"God doesn't use people because they are gifted. He uses people (even preachers) because he is gracious. Do we actually believe that? If we do believe it, then we will pray--we will pray before we speak, and we will pray for others before they speak. It's that simple" (Saving Eutychus, 21).

Thursday, July 4, 2013

4th of July Humor

Happy 4th of July to everyone out there. Between your burgers, brats, and fireworks, I thought you might need a laugh. This really has nothing to do with the gospel or Jesus, other than, He gave us humor as an expression. This is so funny because it is so true. Enjoy!

Wednesday, July 3, 2013

Weakness Is the Way by J. I. Packer

It seems natural to me that the longer you do a job, the more confident you should become in doing it. My father, for instance, is a carpenter. The longer he has worked in that trade, the more confident he has become on how to build things. I could probably guess the same thing could be true of you. The longer you do taxes, the more proficient you becoming in doing them. The longer you clean homes, the more you discover what works and what doesn't. And the list can continue . . . with more experience brings about more confidence.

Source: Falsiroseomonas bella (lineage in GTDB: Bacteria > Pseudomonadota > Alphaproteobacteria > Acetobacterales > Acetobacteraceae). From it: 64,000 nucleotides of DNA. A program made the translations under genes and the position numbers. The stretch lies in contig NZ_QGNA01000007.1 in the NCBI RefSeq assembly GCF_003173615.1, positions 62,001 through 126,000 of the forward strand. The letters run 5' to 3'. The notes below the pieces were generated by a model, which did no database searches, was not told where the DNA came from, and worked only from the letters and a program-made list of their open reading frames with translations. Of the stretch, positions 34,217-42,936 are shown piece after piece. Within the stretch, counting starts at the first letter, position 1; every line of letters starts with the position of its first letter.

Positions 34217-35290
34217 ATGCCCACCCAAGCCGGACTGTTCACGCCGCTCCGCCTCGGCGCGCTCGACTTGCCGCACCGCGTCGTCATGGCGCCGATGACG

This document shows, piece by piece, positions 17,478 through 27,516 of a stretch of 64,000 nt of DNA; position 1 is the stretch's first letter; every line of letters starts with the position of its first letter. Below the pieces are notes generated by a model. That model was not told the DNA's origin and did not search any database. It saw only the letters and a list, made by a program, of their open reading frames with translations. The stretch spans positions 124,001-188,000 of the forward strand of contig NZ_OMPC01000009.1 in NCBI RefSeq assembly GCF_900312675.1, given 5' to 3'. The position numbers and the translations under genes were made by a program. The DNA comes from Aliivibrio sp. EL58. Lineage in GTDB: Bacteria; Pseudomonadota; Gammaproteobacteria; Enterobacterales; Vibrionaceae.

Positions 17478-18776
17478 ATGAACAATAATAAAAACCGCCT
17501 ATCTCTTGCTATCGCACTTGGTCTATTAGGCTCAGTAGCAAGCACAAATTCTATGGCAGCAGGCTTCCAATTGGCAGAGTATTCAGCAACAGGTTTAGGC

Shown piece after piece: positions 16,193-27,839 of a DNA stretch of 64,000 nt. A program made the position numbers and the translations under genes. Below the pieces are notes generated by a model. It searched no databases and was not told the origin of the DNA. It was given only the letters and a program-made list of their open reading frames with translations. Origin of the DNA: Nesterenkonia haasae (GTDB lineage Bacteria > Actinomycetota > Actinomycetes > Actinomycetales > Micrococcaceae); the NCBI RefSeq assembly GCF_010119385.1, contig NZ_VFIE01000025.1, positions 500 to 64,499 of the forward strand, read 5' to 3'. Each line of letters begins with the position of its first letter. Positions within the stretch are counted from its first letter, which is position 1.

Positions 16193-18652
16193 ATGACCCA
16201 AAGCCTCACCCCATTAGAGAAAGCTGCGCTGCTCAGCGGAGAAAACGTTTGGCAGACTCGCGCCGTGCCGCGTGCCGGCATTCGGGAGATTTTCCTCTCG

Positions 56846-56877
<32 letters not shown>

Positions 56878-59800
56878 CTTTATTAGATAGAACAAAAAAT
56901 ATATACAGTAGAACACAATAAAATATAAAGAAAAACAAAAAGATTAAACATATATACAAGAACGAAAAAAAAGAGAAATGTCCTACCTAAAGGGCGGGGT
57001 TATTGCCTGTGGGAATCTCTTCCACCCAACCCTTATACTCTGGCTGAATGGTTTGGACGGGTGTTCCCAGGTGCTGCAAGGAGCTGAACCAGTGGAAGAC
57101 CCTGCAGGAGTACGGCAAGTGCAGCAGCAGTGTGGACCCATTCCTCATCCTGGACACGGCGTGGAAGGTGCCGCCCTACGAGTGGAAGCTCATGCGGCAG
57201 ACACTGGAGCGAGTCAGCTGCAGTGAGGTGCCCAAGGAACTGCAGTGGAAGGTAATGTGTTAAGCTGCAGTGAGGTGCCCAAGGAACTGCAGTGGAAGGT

I find this to be true in many aspects of my life, except the one that is my occupation. As a pastor, I find that with more experience comes more inadequacies. I feel I need to be clear. I am not talking about how to organize a sermon series or plan activities at a church. What I am talking about is the more I seek to impact people for the glory of God, the more I realize how inadequate to do it. Or maybe it would be better stated that with more experience, my inadequacies are magnified.

It is for this reason that a new book by J. I. Packer, Weakness Is the Way, resonated with my heart when I simply read the title. Ministry has exposed my weakness. But according to Packer, and he is simply quoting the Apostle Paul, that is a good thing. It is only in weakness that we learn to live our life with Christ as our strength.